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Phoebe McShane has struggled with remote learning but now has two big things to look forward to.
The year 12 student will soon receive her first COVID-19 jab, and has already been accepted for a teaching degree at La Trobe University.
“I think it just takes a lot of stress off doing super-duper well,” Phoebe said. “It’s nice to know I have something to rely on next year.”
Year 12 student Phoebe McShane has been offered a place for a teaching degree at La Trobe University. “It’s nice to know I have something to rely on next year,” she says.Credit:Paul Jeffers
The class of 2021 are completing their VCE during a pandemic and have endured six periods of remote learning in the past 18 months.
On Sunday, COVID-19 response commander Jeroen Weimar said VCE students completing in-person assessments in the coming weeks, in subjects such as music and drama, will be asked to have a COVID-19 test beforehand. Those due to have in-person assessments early this week should get tested within 48 hours of completing their performance, he said.
Year 12 students are the least satisfied with remote learning because of a reduced sense of belonging and missing out on rites of passage, a survey by Independent Schools Victoria reported.
To compensate for the stress and disadvantage of COVID-19, each year 12 student will be assessed and any adverse impacts will be reflected in their ATAR, as happened last year.
And tens of thousands of year 12 students are again expected to request special consideration when applying for university.
Many Victorian universities are also providing early offers, ATAR-free entry to courses and scholarships to encourage students to stick with study in 2022.
RMIT University recently launched an early offer program that allows a student’s skills and life experiences to count towards a course offer.
Swinburne University is offering ATAR-free entry to 41 courses in the fields of science, technology, engineering, arts and media.
”Our discussions with year 12 students have told us that many are concerned about receiving the marks they need to study their chosen field, and we are happy to provide this valuable level of support,” Professor Chris Pilgrim said.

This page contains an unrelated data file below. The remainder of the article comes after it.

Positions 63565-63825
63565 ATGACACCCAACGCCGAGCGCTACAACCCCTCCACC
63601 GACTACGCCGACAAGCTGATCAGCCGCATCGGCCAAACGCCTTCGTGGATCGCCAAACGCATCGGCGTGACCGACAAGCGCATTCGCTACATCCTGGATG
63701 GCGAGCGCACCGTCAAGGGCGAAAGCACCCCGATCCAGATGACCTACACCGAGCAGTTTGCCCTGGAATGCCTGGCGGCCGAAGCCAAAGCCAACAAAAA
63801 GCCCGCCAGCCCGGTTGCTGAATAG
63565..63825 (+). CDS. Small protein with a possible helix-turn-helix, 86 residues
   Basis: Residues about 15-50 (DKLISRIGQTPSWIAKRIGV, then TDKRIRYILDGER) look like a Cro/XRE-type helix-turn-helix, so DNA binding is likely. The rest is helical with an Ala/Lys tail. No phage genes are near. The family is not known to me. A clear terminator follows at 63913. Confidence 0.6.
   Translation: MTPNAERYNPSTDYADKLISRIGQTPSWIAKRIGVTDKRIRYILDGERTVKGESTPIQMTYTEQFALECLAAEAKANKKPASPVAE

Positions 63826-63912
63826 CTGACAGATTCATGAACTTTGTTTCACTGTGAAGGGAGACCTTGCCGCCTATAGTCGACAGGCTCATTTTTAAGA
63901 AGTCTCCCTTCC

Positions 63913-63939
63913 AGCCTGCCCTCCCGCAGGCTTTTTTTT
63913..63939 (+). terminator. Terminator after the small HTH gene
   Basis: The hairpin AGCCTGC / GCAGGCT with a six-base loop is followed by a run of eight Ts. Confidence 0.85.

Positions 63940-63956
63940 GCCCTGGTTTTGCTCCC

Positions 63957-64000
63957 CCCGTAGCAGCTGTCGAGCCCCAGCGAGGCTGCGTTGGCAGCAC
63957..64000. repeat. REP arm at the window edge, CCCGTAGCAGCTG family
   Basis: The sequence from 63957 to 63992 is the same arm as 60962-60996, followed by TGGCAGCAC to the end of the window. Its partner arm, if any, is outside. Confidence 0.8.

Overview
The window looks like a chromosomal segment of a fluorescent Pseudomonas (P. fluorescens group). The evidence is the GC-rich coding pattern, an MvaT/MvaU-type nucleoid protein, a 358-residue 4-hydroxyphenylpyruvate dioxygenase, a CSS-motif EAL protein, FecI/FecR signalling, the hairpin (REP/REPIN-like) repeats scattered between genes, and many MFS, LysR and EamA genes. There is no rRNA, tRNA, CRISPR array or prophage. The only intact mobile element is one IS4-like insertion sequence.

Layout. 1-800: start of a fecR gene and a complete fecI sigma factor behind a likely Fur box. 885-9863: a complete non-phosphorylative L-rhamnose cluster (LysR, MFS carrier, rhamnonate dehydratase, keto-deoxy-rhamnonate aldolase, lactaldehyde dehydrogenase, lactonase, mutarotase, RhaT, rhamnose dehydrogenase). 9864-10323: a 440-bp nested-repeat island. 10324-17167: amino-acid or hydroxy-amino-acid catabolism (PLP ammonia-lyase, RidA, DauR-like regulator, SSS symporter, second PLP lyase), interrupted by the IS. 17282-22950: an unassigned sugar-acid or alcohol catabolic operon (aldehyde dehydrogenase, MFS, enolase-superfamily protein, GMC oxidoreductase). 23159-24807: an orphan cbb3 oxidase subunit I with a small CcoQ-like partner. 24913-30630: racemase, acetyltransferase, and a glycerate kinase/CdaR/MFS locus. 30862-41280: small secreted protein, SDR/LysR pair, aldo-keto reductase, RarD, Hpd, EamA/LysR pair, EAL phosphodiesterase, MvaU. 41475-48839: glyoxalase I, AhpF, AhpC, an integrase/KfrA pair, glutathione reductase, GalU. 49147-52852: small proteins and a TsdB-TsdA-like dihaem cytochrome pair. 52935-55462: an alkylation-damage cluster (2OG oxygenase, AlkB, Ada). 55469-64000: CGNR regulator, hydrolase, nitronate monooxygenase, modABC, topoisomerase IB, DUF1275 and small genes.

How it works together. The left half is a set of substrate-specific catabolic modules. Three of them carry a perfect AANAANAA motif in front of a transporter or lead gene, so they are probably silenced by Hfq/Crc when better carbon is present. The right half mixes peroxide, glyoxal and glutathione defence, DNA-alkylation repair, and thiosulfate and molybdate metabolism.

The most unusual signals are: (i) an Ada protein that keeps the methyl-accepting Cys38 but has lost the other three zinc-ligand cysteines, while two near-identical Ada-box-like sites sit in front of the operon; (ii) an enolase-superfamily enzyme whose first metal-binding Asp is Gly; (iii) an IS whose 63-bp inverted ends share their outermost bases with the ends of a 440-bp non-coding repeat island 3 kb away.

Victoria University is providing early offers and financial support to students who are disadvantaged, high performing, relocating to regional Victoria, studying in growth industries, or women in science, technology, engineering and maths.
La Trobe University has introduced two alternative pathways to university study, which acknowledge achievement and potential. “Since their introduction last year 300 students have commenced studies at La Trobe via these alternative pathways,” a spokeswoman said.
Monash University said it enabled students to get into a course if they didn’t reach the course’s lowest selection rank if they had experienced financial disadvantage, lived in a low socio-economic area, were an Indigenous Australian, or attended a Monash list of under-represented schools.
Meanwhile, the Victorian Tertiary Admissions Centre expects tens of thousands of year 12 students to apply for its special entry access scheme to compensate for the challenges caused by COVID.
The scheme allows universities to effectively increase a student’s ATAR if it falls short of a course’s minimum entry requirement. About two-thirds of last year’s final-year students applied and the admissions centre expects similarly strong demand this year.
Year 12 students had not only been affected by remote learning this year, but also experienced significant disruption in year 11 studies, “which form the foundations of their VCE,” a spokesman said.
Unlike the class of 2020, this year’s final-year students have not had their exams delayed or study designs changed. NSW on Friday delayed its HSC until November due to its large COVID-19 outbreak.
But crucially, there are vaccines this time around. Victorian Premier Daniel Andrews said last week the government would liaise with schools to ensure year 11 and 12s have at least one dose of a vaccine before exams begin on October 4.
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